West Brownsville welcomes Walmart's 210 jobs; developer seeks other retailers

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West Brownsville is about to get something it hasn't seen in years: 210 new jobs and a major new retailer.

A new Walmart Supercenter will open at 7 a.m. tomorrow with a ribbon-cutting ceremony that will include awarding of $9,000 in grants from the Walmart Foundation to local organizations.

The new store, at 134 Daniel Kendall Drive, will feature a full-size grocery store, along with traditional Walmart department store merchandise, such as apparel, hardware, electronics and toys. It will also have a pharmacy and a Subway restaurant, along with garden and photo processing centers.

Open 24 hours a day, seven days a week, the new store represents something that the Mon Valley town hasn't had in many years: hope.

"This is a very exciting time for not only our community, but the surrounding communities as well," said West Brownsville Mayor Martin C. Brockman Jr. "Walmart is a great addition to our community; not only has it brought much-needed jobs to our area, but it will also help to boost the local economy and nearby businesses. This store will provide our residents with an affordable and convenient place to shop, and will be very popular. Many of the area's older residents can't make it to Uniontown or Belle Vernon and have to rely on others to get the basic necessities. The addition of Walmart will give many of them back their independence. It will also be a nice addition for the families in the area who won't have to drive as far to do their shopping."

The town has struggled for years with a slumping economy and rising crime rate. According to the 2010 U.S. Census, the town also has been losing residents, including a 7.7 percent drop from 1,075 residents in 2000 to 992 by 2010.

Fifty-one of 367 households -- or 14 percent -- received food stamps between 2007 and 2011, according to the U.S. Census Bureau, more than the average in Washington County at 9 percent.

Eleven percent of the residents in West Brownsville have an income below the poverty level, and the per-capita income of residents is also below the local and state average at $23,034 per year. In Washington County, the per-capita income is $27,641 and in Pennsylvania, it's $29,829.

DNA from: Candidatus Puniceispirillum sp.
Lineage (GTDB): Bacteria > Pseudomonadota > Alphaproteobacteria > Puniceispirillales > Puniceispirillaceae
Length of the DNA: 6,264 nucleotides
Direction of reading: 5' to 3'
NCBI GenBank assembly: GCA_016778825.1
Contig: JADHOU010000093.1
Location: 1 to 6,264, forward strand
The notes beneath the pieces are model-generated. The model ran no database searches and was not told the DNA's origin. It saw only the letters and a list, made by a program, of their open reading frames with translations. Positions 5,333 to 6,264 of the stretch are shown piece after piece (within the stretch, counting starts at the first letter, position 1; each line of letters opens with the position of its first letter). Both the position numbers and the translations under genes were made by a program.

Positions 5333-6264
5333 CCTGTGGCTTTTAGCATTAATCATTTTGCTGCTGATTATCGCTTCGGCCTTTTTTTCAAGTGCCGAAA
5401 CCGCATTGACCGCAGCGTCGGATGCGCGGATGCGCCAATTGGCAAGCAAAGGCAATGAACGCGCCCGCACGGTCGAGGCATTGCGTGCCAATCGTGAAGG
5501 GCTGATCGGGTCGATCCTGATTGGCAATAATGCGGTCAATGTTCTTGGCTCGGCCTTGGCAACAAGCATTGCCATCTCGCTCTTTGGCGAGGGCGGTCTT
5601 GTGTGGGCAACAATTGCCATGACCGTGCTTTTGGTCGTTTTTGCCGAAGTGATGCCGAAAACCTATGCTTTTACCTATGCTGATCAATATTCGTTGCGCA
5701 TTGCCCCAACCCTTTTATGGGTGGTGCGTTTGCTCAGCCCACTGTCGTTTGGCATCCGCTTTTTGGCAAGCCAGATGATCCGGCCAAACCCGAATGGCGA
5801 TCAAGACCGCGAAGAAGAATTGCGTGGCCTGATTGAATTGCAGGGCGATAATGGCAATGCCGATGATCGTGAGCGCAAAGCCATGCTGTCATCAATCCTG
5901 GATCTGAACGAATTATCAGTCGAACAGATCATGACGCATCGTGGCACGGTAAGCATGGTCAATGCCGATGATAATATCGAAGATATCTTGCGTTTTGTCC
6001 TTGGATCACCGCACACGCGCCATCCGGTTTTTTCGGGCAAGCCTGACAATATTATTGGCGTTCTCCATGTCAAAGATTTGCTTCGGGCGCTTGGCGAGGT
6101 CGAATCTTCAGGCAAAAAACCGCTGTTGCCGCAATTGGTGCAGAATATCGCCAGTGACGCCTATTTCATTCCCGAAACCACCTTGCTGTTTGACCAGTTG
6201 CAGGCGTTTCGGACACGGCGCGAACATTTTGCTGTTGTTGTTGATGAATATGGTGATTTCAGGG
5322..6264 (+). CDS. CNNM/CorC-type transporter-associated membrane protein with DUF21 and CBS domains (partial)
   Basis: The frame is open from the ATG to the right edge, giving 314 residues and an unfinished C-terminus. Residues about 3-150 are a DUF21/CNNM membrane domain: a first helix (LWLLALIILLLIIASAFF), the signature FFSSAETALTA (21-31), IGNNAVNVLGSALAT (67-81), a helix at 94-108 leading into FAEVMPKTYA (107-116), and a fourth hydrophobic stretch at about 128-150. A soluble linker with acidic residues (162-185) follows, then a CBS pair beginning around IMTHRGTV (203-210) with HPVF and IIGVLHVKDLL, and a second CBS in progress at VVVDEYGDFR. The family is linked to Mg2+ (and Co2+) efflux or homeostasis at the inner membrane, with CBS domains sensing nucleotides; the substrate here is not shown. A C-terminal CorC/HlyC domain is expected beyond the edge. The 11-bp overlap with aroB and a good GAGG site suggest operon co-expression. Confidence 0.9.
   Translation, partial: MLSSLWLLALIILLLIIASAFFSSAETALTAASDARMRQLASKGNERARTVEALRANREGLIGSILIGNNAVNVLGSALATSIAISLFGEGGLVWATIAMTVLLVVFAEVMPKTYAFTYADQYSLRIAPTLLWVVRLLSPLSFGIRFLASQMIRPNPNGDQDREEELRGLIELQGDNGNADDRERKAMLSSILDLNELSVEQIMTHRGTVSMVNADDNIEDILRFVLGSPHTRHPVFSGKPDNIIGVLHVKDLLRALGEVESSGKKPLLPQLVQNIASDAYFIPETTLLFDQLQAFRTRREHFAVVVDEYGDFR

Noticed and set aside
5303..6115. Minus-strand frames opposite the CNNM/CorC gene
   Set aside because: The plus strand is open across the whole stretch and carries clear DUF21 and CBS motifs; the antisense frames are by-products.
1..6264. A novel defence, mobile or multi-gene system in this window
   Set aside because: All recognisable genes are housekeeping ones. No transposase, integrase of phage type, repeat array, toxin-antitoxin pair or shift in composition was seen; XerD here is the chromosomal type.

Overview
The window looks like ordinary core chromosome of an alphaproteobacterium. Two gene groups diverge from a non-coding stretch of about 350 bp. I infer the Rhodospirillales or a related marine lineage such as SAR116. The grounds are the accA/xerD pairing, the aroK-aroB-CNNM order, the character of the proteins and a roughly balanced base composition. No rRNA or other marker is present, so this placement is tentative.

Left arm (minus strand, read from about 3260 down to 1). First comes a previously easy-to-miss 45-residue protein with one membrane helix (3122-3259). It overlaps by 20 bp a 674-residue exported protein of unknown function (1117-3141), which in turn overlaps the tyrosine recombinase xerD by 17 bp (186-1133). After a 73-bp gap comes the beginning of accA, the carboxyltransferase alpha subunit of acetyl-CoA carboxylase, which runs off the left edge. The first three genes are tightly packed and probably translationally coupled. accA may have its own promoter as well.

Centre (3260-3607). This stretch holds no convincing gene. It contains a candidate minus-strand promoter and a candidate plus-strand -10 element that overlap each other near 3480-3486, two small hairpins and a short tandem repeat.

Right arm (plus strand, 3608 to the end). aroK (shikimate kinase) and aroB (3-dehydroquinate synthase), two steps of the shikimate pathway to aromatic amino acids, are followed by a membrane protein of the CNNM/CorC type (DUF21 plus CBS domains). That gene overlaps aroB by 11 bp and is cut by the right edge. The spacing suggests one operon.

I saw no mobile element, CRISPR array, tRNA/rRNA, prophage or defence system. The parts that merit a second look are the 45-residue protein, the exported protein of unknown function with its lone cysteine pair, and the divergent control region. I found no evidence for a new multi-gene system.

The majority of the population -- 62 percent -- has a high school diploma with no further education.

Perhaps that's why store manager Chad Mathers, who has been with the company for more than 17 years, said he's never seen a more positive response to a store opening than he has in West Brownsville.

"I've never worked in a store where we had this much community support," said Mr. Mathers, who has also managed Walmarts at Fox Chapel, Robinson Town Centre, West Mifflin and Uniontown. "I have been overwhelmed by the community and even those seeking jobs. I couldn't be prouder of the team we put together."

Mr. Mathers worked his way up as an overnight unloader to a store manager, as did his brother, who started with the company at about the same time.

He said there's plenty of room for advancement in the company, which pays its full-time associates an average of $12.53 per hour.

"There's always an opportunity to move up in the company," he said.

And a new Walmart could be just the beginning of the good news for West Brownsville, which had been a "modern-day ghost town," according to state Rep. Peter J. Daley, D-California.

"We have been working for four years with the developer to secure this location," said Mr. Daley, who obtained state funding for water and sewage lines to the site. "It has really opened that whole area up."

Mr. Daley said he has been continuing negotiations with other retailers and companies that hope to build in the area. Those plans were contingent on the new Walmart.

"This could really jumpstart the West Brownsville area," he said.

At 112,000 square feet, the new store is about half the size of a typical supercenter, and the setting is more personal and intimate, Mr. Mathers noted.

"It's laid out much differently from our other stores," he said. "When you come into our store, it's really different. It has a hometown feel."

Walmart has listened to what its customers want, Mr. Mathers said.

"We did a lot of research so we really tried to gear our departments to the community's needs," he said.

That includes an expanded hardware department, and a much larger craft area that will include a full line of fabrics.

Among the local groups receiving grants from the foundation are the West Brownsville Police Department, which will receive $2,000, and the West Brownsville Volunteer Fire Department, which will receive $1,500. The California Area School District, Center in the Woods, Boy Scouts Westmoreland, Project Bundle Up and the Pennsylvania State Police Shop with a Cop Program will each receive $1,000. The California Area School District Band will receive $500.

Mr. Mathers said he's hoping the new store will be a boost to the local economy, as well as a new convenience for local shoppers.

"We look forward to serving the people of our community, and help save them money so they can live better," he said.

neigh_south - neigh_washington

Janice Crompton: jcrompton@post-gazette.com or 412-851-1867.


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